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The Tobacco 21 bill aims to raise the federal minimum age for buying tobacco products from 18 to 21. Senate Majority Leader Mitch McConnell (R-Ky.) proposed the bill in mid-March of this year. The legislation would also raise the age for buying vaping products.
The bill was proposed in response to the increased used of vape and cigarette products by teenagers. According to a survey from News in Health, “Thirty-seven percent of 12th graders reported vaping in 2018, compared with 28% in 2017.” Currently, 14 states and more than 450 cities have similar laws to Tobacco 21 at the state and local level.
What Does the Tobacco 21 Bill Do?
The primary goal of the bill is to make it illegal for retailers to sell tobacco products to anyone under the age of 21. The bill would also require states to enact laws of their own raising the age to purchase tobacco from 18 to 21. The bill does not anticipate regulations that states will make.
The enactment and enforcement of new tobacco laws are part of an update to the Synar Amendment. The 1992 law was designed to decrease the usage of tobacco products among teenagers. States that do not pass the regulations would be in jeopardy of losing funding from the Department of Health and Human Service’s Substance Abuse Prevention and Treatment Block Grant awards in the fiscal year 2021.
The finer details of the bill are not yet established. In April, when McConnell said he would introduce the Tobacco 21 bill, he said there would be an exemption for men and women in the military. Since the introduction of the bill, that exemption has been removed.
Who Supports the Tobacco 21 Bill?
The bill has bipartisan support in Congress. Senator Tim Kaine (D-Va.), who, like McConnell, represents a state with a strong tobacco presence, has also joined the bill. Kaine has supported legislation to ban smoking in restaurants and some flavored nicotine products in the past.
Several public health groups support the bill. Notable names include the American Cancer Society, the American Lung Association, and American Academy of Pediatrics. Tobacco companies Altria and Juul also support the bill, even though it does not promote the agenda of the tobacco industry.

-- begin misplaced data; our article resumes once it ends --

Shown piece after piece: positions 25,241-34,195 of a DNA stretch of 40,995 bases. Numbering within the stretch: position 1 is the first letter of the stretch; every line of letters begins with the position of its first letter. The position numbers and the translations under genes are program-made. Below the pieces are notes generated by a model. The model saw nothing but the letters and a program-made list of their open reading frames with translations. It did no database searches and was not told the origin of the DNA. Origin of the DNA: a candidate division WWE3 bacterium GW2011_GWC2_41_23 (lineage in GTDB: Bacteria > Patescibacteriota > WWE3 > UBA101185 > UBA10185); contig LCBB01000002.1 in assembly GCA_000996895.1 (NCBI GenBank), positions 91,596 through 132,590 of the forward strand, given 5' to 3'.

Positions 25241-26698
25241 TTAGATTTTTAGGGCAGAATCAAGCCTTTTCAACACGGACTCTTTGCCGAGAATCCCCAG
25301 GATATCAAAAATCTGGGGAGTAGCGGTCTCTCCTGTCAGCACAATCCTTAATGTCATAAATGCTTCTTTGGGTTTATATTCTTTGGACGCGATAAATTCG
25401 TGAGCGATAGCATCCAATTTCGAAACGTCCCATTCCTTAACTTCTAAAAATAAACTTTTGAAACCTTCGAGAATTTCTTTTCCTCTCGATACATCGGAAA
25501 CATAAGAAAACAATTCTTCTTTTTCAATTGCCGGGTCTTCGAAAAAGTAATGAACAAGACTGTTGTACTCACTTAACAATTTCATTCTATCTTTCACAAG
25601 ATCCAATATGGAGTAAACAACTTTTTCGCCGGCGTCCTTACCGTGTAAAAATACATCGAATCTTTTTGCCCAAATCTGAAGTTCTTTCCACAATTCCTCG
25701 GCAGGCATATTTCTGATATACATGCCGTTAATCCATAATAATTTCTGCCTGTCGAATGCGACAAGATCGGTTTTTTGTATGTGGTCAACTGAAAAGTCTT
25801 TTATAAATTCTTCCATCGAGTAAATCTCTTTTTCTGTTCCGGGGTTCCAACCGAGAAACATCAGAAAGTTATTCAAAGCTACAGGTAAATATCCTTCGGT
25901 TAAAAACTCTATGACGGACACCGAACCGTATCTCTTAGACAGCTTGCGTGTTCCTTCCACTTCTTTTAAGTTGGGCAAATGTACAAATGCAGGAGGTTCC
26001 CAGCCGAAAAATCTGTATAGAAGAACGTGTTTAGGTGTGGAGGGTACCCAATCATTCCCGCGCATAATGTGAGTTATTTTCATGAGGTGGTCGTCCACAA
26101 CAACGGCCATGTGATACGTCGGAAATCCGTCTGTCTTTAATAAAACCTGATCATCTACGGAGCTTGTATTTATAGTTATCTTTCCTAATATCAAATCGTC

Who Opposes the Tobacco 21 Bill?
The primary opponents are from among the tobacco industry. Tobacco lobbyists argue that raising the age will negatively affect people under the age of 21 who smoke and want low-risk nicotine products. Lobbyists say that the potential ban of flavored nicotine products would hurt the entire industry.
Some anti-smoking groups, such as Tobacco-Free Kids, are wary of the bill too. Tobacco-Free Kids President Matt Myers said, “Our concern is that, whatever the intention, the impact will actually be to derail important tobacco-control measures at the state and local level.” In other words, tobacco lobbyists could then push for amendments to state bills that would prevent tighter restrictions.
The Tobacco 21 bill has widespread support from both sides of the aisle, as well as from tobacco giants. Many health organizations support the bill too. It appears likely that the bill will improve public health through more restrictive federal tobacco laws.
The update to the Synar Amendment is the most contested part of the bill. Some groups are concerned that the update will provide the tobacco industry with a loophole to undermine anti-tobacco legislation on the state level. Senator Brian Schatz (D-Hawaii), who is a critic of the bill, has even proposed similar legislation that does not require the states to pass their own tobacco laws.